And so The Unforgettable Fire is U2’s riskiest, most distinctive album, and also one of their best. But rock history hasn’t exactly remembered it this way. Critical reception for the album was pretty much exactly as the label reps had predicted: people found the album muddled, abstract, ultimately confused. That abstraction was largely the point, of course—Eno, who shares only production, not songwriting, credits, reveals his influence most strongly in the warmth and density of his arrangements. Songs like “The Unforgettable Fire” and “Bad,” fleshed out by deep synthesizers and overlapping layers of guitar, have a richness and breadth of texture U2’s earlier material never hinted at. Even whopping anthems like “Pride (In The Name Of Love)”—which, along with the less successful title track, is one of only two singles released from the album—has an expansiveness that threatens to totally envelope the clarity of its pop-rock core. If the band’s natural songwriting instincts directed them toward this kind of concise pop, Eno’s job was to expand the material outward. It’s flagrant studio trickery, but the results are uniformly gorgeous: “4th Of July,” an ambient instrumental interlude cobbled together by synth washes and snatches of bass and guitar recordings, should feel totally out of place in the middle of a U2 record—that it fits perfectly is a testament to how abstrusely the rest of this material was treated.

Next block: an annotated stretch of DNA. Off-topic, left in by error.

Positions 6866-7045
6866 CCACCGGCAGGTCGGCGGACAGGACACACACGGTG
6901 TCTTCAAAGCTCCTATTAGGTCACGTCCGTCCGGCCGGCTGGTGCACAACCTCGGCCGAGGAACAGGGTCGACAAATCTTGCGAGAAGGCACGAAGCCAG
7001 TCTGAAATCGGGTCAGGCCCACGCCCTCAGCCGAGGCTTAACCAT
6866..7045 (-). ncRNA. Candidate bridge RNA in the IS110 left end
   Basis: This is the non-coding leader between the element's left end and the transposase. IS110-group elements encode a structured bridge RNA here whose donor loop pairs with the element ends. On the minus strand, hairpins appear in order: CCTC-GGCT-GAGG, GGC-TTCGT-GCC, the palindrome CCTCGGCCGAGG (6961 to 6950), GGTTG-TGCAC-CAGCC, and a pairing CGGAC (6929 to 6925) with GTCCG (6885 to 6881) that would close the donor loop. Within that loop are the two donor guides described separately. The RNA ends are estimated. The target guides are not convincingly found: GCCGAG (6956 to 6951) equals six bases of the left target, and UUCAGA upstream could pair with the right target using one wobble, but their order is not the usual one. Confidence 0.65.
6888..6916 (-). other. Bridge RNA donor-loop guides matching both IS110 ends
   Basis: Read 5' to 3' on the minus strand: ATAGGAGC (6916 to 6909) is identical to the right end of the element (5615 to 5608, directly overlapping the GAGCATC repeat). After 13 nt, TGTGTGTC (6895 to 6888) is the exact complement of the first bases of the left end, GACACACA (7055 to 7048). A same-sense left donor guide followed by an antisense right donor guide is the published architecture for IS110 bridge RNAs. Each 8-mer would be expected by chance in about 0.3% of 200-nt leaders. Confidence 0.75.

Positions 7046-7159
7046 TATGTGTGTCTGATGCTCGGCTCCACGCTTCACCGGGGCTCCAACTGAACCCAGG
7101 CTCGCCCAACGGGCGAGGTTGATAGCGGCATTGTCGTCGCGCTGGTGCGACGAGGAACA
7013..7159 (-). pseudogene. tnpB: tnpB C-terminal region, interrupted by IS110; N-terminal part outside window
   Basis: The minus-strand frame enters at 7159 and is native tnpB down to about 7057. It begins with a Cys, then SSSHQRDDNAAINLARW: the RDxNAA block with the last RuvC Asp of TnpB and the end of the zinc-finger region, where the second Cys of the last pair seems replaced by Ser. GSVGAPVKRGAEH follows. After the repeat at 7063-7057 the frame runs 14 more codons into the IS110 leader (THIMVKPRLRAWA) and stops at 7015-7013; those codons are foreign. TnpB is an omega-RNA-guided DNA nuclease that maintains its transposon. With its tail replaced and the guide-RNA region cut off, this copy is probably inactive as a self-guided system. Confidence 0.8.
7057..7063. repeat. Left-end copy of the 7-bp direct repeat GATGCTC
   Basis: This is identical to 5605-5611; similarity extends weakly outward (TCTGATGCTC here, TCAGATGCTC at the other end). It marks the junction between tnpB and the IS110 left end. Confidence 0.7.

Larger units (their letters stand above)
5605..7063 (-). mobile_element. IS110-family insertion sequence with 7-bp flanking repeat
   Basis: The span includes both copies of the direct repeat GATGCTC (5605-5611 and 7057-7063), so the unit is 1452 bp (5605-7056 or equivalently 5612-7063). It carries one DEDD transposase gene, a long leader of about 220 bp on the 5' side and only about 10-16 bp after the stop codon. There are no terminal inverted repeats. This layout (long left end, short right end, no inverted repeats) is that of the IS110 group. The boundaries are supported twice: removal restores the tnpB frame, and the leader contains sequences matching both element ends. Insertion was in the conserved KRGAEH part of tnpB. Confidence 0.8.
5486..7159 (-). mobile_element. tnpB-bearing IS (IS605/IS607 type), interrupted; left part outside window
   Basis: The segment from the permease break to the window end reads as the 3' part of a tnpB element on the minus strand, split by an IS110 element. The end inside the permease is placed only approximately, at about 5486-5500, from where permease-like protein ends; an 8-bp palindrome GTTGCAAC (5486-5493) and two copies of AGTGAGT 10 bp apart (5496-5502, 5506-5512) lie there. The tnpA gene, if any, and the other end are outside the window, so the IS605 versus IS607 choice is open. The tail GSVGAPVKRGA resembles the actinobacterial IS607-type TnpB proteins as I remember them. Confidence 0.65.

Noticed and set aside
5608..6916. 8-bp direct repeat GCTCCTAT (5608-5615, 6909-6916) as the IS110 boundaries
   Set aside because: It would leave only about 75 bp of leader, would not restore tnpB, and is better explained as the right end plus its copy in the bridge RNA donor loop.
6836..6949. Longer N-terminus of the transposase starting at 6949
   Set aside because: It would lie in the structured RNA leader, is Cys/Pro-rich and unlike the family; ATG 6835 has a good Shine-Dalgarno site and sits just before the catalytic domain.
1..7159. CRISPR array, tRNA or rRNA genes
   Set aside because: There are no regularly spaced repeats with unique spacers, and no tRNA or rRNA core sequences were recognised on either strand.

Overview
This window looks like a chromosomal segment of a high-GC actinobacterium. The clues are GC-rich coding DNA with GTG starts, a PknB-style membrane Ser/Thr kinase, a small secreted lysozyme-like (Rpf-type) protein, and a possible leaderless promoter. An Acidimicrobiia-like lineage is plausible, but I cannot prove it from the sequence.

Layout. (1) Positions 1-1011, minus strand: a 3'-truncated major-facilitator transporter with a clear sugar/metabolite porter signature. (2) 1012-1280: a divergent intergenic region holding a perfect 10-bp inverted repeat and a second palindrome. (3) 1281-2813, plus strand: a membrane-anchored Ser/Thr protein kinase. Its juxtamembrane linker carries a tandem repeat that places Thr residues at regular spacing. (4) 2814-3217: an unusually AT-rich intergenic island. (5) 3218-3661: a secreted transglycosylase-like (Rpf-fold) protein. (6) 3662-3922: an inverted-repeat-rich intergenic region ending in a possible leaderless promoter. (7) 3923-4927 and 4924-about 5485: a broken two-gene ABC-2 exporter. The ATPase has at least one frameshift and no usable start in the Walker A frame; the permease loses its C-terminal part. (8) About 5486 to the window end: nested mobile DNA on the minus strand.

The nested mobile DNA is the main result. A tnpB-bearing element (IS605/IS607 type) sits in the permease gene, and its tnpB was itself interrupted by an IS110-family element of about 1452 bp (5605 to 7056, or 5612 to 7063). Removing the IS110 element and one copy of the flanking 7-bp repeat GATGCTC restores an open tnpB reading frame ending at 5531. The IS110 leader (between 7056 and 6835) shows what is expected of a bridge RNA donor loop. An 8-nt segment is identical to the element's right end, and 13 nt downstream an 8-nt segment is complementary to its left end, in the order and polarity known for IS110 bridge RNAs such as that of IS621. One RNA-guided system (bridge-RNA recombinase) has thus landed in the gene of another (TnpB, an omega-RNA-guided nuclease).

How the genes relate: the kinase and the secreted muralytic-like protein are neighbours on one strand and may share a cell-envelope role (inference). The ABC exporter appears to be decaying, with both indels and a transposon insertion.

As I mentioned before, when a rock band as otherwise predictable as U2 takes a chance like The Unforgettable Fire, the reception is bound to be divisive. Tellingly, Rolling Stone‘s original review of the album derides the band’s drifting focus, again stressing the notion that U2 were in too precarious a position to be acting so irresponsibly. Citing “conceptual shortcomings,” “a misconceived production strategy,” and, if that weren’t enough, the “occasional interludes of soggy, songless self-indulgence,” the review dismisses the very idea of The Unforgettable Fire, as though the concept of an arthouse record, rather than its specific execution, was so essentially ludicrous to be necessarily doomed. And this is really unfortunate, because in neglecting one of the band’s strongest outings—if it’s not strictly their single “best” record, it’s certainly their noblest—we’re implicitly punishing U2 for a gesture they’d now never repeat even if they could. After 25 years, as the record is given a Deluxe box set treatment (including a pleasing but unessential second disc of album b-sides and live material), hopefully we can realize our mistake in overlooking the achievement. The Unforgettable Fire shows U2 choosing, simply, art over commerce; let’s relish the rarity of the sentiment.